IBM (NYSE:IBM) could be on the verge of upending thousands of years of financial convention. We are talking about a game changer that could disrupt banking, payment processors, and even central banks.
It could make dinosaurs out of the systems for money wires, clearinghouses, and financial markets as we know them today. It could make the financial system faster, more efficient, and more secure. It could fundamentally change the way the world transacts commerce.
That's a ridiculous opportunity, even for IBM -- a company with a $169 billion market cap and nearly $93 billion in annual revenue. Let's break it down.
Bitcoin for the real world
The core of this potential new business for IBM is the technology that drives the popular digital currency Bitcoin. We'll start there for some context, and then move to exactly how IBM plans to use the technology to change the financial world as we know it.
Bitcoin operates using a ledger system called blockchain technology. Instead of relying on a centralized record to manager the ledger, blockchain allows the ledger to exist across an entire network. This means no single bank, government, or other entity controls the process. It brings the accounting out from behind the curtain and makes it available for all to see.
Users can transact securely, anonymously, and instantly, and every transaction is recorded and verified by the network.
Experts recognized quickly that this decentralized ledger is the real breakthrough of the bitcoin phenomena, with applications ranging from voting systems to powering the "Internet of Things," to, you guessed it, managing financial transactions with real, fiat currencies.
How does IBM plan to do that? A source close to the project told Rueters to think of the planned project as "a bitcoin, but without the bitcoin."
The source said, "When somebody wants to transact in the system, instead of you trying to acquire a bitcoin, you simply say, here are some U.S. dollars."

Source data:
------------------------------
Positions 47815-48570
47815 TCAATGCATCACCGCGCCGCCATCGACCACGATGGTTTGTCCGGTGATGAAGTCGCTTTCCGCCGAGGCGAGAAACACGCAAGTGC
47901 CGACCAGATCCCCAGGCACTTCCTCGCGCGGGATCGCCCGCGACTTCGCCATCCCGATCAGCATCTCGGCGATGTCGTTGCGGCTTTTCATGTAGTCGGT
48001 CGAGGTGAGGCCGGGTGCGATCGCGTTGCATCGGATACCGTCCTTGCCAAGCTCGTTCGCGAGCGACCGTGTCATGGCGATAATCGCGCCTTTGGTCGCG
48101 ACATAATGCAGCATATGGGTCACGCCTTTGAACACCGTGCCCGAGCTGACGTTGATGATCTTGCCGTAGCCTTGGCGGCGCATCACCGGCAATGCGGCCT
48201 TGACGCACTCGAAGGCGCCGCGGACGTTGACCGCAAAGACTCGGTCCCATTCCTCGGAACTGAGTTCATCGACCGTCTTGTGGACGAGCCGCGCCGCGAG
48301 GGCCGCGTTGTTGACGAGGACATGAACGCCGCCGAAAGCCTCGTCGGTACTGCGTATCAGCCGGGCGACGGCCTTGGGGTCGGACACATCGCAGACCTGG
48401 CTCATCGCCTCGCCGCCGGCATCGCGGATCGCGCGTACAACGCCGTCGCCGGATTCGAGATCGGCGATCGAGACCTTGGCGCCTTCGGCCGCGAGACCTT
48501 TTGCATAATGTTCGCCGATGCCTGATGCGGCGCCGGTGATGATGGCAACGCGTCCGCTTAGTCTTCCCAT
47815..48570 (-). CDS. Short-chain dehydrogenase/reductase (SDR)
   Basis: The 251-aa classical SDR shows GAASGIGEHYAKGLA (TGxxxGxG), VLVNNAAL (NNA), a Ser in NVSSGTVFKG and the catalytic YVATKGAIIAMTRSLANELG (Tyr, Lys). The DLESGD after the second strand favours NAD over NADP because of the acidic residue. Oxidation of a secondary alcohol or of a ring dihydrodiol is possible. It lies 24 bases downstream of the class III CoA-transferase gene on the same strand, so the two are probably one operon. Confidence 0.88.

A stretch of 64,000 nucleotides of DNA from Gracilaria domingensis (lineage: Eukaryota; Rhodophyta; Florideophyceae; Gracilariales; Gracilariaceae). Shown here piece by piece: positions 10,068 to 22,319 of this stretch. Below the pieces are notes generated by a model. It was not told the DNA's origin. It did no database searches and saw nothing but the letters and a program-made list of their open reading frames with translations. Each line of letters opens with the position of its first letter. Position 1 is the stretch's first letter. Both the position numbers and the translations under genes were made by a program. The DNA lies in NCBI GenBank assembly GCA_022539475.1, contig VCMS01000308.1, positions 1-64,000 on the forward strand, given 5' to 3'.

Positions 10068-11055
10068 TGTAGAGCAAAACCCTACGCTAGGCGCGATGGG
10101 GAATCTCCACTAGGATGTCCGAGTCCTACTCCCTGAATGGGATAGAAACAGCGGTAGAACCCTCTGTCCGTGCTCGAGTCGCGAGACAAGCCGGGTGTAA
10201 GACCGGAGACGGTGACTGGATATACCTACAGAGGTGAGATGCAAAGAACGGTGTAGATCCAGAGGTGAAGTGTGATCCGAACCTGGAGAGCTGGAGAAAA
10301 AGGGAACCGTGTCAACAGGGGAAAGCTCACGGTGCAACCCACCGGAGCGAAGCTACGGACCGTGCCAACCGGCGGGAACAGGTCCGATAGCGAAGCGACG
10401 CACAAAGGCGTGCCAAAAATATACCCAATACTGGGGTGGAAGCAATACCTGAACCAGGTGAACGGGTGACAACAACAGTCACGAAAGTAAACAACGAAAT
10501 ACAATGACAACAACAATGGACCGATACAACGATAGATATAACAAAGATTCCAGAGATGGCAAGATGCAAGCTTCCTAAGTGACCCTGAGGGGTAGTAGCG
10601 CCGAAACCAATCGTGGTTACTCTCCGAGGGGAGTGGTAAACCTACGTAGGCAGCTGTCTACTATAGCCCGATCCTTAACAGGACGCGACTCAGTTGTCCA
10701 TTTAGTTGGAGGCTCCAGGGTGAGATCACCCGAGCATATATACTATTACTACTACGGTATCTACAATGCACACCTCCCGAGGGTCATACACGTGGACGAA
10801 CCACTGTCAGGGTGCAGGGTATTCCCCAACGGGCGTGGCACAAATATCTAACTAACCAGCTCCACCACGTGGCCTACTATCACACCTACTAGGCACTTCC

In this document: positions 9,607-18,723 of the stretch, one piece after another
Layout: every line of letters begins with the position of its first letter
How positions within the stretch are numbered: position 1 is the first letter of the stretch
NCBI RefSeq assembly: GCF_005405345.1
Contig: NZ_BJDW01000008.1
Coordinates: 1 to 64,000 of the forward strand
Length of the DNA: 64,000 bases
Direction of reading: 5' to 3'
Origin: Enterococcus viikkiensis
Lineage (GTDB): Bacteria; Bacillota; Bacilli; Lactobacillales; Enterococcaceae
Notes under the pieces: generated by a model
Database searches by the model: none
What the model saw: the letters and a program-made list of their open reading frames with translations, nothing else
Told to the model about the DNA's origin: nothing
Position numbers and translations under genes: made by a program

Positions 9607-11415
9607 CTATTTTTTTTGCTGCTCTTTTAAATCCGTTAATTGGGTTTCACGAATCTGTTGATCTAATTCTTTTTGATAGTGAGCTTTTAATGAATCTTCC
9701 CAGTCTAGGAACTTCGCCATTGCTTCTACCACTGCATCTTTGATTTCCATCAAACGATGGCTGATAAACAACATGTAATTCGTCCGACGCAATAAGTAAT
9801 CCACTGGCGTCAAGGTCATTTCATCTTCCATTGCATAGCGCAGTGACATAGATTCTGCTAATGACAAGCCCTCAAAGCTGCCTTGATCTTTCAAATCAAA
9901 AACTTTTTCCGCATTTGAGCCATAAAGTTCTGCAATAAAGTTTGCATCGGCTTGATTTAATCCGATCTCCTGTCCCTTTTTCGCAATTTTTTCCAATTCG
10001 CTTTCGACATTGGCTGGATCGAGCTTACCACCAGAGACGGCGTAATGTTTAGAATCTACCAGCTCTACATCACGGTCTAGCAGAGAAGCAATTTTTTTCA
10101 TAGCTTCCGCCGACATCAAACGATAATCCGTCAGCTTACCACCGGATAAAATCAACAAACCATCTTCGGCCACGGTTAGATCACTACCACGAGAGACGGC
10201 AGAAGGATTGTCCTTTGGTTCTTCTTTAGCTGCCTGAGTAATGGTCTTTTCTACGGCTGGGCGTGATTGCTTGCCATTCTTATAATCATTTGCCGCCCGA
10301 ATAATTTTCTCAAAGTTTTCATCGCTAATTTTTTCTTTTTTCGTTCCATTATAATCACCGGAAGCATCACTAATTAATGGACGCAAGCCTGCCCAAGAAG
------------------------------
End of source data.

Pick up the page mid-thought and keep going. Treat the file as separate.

In other words, IBM, along with central banks around the world, are talking about completely replacing some of the most core systems the world uses to conduct finance.
Bypassing the banks and saving consumers money
Here's how IBM's potential blockchain network would work in more practical terms.
Consumers would use a digital wallet to link their actual bank account to the blockchain-based financial network. The consumer would use the digital wallet to transact in the real world, buying goods or services with their fiat cash from their linked bank account -- think the dollars, euros, and yen managed by central banks around the world. Transactions would then be verified and recorded using the open, blockchain ledger.
No longer would the system rely on banks or today's payment processors to settle accounts and verify transactions. The open blockchain ledger would handle that function. By bypassing these intermediaries (and their associated fees), costs for consumers would decline.
The proposed system currently under consideration at IBM would be monitored by central banks in their respective currencies. For example, the U.S. Federal Reserve would monitor the dollar-denominated network in the U.S., while the European Central Bank would monitor the euro-denominated network in Europe.
Blockchain ledger systems has Black Swan potential
For IBM and, for that matter, the world, this development has the potential to be a Black Swan. It would make existing payment networks obsolete, and it would revolutionize the way central banks manage real, fiat currencies across the globe. Outdated banking systems and processes would be replaced with a faster and cheaper alternative.
It is still early in the race to develop and deploy this technology, but the potential is too huge to ignore. As it stands today, IBM appears to be the lead horse moving blockchain technology out of its infancy and onto the global stage.
Jay Jenkins has no position in any stocks mentioned. The Motley Fool owns shares of International Business Machines. Try any of our Foolish newsletter services free for 30 days. We Fools may not all hold the same opinions, but we all believe that considering a diverse range of insights makes us better investors. The Motley Fool has a disclosure policy.
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